Saturday, July 25, 2009
thoughts, after oatmeal.
Apparently, I've gained 5 pounds in the 6 weeks I've been in St. Louis, despite walking a good brisk walk nearly every day. Oh, well. Must be all the carbs I've been craving for more expenditure of mental energy.
I'm very excited to come home to life in Louisville again. I'm going to clean my apartment out and sage smudge it from my subletter being there -- just give it a good airing-out and changing the energy. Then, I settle back into being home for a bit before making a few energy-saving changes in the kitchen.
I'm pretty sure I've decided on a fairly easy, low-maintenance christmas knitting plan, though I still have to map out who's getting what. For the people who aren't getting knitting, I'm not sure what they'll get, but it will be something simple and as homemade as possible. I'd love to try and incorporate fruit preservation and homemade soap/cleaners into it somehow, but we'll see what time allows. I'll have Montessori materials-making to do over the course of this coming school year, in addition to about four weeks' worth of student teaching at other Montessori schools. On my Christmas list to be from mom and dad this year, I'd like a large stockpot for ... well, stocks, and canning, a chef's knife, a rice cooker and maybe a pasta maker. One or two of those would be great, too. I get much use out of both the blender and food processor they've given me in the past.
This winter, I'll educate myself on cold frame construction, and the process of growing greens. If any of you readers have advice for me, please share it. I'm also looking to plant a blueberry or raspberry bush, though the latter might be better for where I live because my "yard" (i'll call it that for lack of a better word to describe the very small strip of grass behind my apartment building) does not get full sun enough for blueberries, I believe.
I was recently reading through some old posts from when I first started this blog about a year and five months ago. I was feeling kind of down about things, but then I started reading and realized in that 17 months, my whole attitude toward life has changed. So while I may not be in the house with chooks/garden/clothesline/craft room/huge kitchen yet, and while I may not have my finances where I want them to be, and while I may not be a stay-at-home worker just yet, I can be proud that this time has been a HUGE success in terms of laying the emotional foundation so that when all that does come -- and it will, in time, i'm sure of it -- my houses won't be built on sand. I don't want to be rich anymore, I don't want a lavish wedding. I just want to live in a peaceful, happy space where I can invite others into its warmth. Build community through the strength of a loving, frugal home. But we must remember, our homes that become this way are really just an external manifestation of the home we've built up first in our hearts. So for now, I'll work on building the home of my heart, and doing what I can externally with the little that I've got -- for it's so much more than what most of the billions of people in this world don't have. I think it's important to keep those others in your perspective whenever you shop (or decide you don't need this pile of...), whenever you spend maybe a little more than you would like on the healthiest food you can, whenever you worry that you'll never "get where you want to go." Think of those others, and give what you can toward relieving their suffering. Giving not only your time, or money, or both, but you can also give by not wasting, not hoarding, not desiring more. Breathe, and realize you already have everything you need. And if there are things that come up, learn how to make/mend/cook/sew/knit/bake/establish an interdependence system with others in your community to trade, barter -- not just things, but information. We are all of greatest resource to each other.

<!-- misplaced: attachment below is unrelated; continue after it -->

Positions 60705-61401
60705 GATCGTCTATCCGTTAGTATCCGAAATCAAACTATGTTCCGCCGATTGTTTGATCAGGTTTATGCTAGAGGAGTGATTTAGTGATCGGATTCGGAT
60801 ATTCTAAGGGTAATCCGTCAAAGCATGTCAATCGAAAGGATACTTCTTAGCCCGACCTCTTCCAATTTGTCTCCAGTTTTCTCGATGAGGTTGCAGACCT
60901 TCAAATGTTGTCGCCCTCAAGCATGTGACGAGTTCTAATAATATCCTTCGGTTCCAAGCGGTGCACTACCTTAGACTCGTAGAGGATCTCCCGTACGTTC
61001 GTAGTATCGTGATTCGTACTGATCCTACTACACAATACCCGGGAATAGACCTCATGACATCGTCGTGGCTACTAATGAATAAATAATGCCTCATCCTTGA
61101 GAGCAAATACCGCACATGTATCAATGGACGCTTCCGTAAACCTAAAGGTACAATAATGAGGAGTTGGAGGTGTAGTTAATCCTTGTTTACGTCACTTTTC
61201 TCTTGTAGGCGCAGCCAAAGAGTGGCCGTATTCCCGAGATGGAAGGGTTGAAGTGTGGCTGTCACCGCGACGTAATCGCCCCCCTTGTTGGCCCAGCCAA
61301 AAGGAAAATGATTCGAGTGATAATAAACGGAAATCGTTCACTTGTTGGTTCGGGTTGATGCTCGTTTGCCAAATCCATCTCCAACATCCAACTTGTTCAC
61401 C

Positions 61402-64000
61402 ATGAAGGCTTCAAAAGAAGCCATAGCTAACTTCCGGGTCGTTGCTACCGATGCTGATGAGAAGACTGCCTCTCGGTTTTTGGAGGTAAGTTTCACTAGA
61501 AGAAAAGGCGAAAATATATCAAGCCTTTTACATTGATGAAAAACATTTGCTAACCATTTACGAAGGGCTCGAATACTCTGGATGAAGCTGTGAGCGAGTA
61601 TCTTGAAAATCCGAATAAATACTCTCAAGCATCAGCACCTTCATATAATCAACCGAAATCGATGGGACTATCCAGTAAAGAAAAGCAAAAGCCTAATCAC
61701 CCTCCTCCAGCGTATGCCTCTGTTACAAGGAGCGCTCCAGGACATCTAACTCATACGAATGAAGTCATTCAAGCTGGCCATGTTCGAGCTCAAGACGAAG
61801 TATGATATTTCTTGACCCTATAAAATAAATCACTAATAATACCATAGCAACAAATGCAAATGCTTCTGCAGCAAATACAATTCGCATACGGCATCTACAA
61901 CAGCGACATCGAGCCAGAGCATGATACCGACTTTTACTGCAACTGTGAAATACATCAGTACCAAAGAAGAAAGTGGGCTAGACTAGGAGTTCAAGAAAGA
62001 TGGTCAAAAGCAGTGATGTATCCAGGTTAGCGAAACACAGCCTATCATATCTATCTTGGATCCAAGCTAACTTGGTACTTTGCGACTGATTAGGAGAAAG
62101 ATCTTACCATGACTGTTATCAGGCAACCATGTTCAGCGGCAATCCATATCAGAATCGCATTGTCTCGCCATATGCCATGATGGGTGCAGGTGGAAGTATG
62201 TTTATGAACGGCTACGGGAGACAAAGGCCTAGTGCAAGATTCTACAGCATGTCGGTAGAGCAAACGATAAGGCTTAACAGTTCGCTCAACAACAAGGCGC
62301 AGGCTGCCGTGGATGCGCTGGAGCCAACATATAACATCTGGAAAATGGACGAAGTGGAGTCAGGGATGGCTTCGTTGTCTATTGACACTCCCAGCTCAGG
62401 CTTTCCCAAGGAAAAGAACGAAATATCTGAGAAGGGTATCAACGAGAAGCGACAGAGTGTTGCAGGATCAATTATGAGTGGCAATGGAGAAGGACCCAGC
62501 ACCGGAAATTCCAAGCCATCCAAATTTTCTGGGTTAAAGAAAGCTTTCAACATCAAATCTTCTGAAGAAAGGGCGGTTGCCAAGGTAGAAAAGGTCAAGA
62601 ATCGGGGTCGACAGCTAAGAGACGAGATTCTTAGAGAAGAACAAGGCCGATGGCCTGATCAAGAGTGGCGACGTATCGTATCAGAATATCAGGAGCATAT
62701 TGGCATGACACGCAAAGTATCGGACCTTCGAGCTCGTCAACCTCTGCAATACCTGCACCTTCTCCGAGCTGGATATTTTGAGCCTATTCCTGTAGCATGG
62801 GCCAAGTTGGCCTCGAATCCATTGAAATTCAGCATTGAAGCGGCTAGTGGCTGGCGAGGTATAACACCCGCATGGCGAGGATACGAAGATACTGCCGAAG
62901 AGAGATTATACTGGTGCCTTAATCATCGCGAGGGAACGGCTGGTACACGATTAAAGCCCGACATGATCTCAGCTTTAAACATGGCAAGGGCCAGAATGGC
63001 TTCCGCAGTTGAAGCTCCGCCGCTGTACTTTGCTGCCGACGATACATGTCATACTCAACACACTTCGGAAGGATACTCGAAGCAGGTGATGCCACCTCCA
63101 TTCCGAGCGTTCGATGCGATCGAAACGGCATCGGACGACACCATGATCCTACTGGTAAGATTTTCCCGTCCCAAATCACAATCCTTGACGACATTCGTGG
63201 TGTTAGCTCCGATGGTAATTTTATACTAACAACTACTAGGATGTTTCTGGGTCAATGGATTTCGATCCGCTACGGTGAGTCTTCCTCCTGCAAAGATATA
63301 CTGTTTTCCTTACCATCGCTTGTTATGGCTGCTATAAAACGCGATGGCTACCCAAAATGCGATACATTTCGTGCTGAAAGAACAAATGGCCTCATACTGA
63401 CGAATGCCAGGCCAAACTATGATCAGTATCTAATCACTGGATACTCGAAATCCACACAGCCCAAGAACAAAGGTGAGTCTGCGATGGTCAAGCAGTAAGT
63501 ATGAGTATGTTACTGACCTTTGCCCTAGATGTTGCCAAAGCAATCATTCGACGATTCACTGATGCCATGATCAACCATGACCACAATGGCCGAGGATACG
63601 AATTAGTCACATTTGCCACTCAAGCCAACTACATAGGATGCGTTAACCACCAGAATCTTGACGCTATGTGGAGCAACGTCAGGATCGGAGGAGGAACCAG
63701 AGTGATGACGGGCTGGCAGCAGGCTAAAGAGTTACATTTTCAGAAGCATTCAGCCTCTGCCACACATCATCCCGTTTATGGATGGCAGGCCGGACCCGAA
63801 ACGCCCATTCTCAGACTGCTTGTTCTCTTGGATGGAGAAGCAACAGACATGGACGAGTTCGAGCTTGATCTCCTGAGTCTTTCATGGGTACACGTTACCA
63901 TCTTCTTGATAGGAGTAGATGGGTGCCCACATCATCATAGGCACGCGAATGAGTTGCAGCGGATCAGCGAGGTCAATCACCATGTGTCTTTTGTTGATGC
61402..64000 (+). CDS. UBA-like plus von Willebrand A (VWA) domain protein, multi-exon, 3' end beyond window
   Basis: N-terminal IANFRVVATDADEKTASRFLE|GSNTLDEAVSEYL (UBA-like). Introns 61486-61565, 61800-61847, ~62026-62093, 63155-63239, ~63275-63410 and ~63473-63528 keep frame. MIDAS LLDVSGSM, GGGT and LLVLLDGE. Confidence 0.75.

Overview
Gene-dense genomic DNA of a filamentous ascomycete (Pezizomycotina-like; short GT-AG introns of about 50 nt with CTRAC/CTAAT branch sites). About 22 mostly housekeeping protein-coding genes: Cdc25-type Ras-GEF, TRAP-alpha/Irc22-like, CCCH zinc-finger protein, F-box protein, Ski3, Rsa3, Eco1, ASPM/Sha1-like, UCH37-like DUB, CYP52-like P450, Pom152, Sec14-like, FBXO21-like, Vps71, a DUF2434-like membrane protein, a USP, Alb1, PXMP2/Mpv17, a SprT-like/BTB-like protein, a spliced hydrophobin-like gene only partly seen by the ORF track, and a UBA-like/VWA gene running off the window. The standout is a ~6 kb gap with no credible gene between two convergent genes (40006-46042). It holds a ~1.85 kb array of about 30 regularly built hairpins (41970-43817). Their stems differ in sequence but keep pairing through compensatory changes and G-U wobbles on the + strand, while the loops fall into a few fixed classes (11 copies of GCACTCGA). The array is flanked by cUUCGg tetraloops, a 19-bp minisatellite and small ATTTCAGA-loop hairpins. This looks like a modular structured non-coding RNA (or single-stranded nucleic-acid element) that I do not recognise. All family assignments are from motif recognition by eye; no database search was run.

Thanks for letting me go a little philosophical today. It slows me to do so, it reminds me of my priorities. It reminds me how far I've come, and while i still have far to go, that it's okay to enjoy the journey as much as the destination. But do we ever truly "arrive?" I think, no, but we do always evolve. So enjoy your evolution, and don't forget to bring others along for the ride. It's a life of hard work and dedication, this simple living thing. It goes against the grain from how many, dare i say, most of our fellow humans, have begun to live. But the rewards ... well, even with the baby steps I've taken, I've reaped them. I'm overall calm, positive, optimistic, healthy, able to help others around me. I'm a better friend, I'm a better lover. Learn to live from the inside out, and you'll see, too.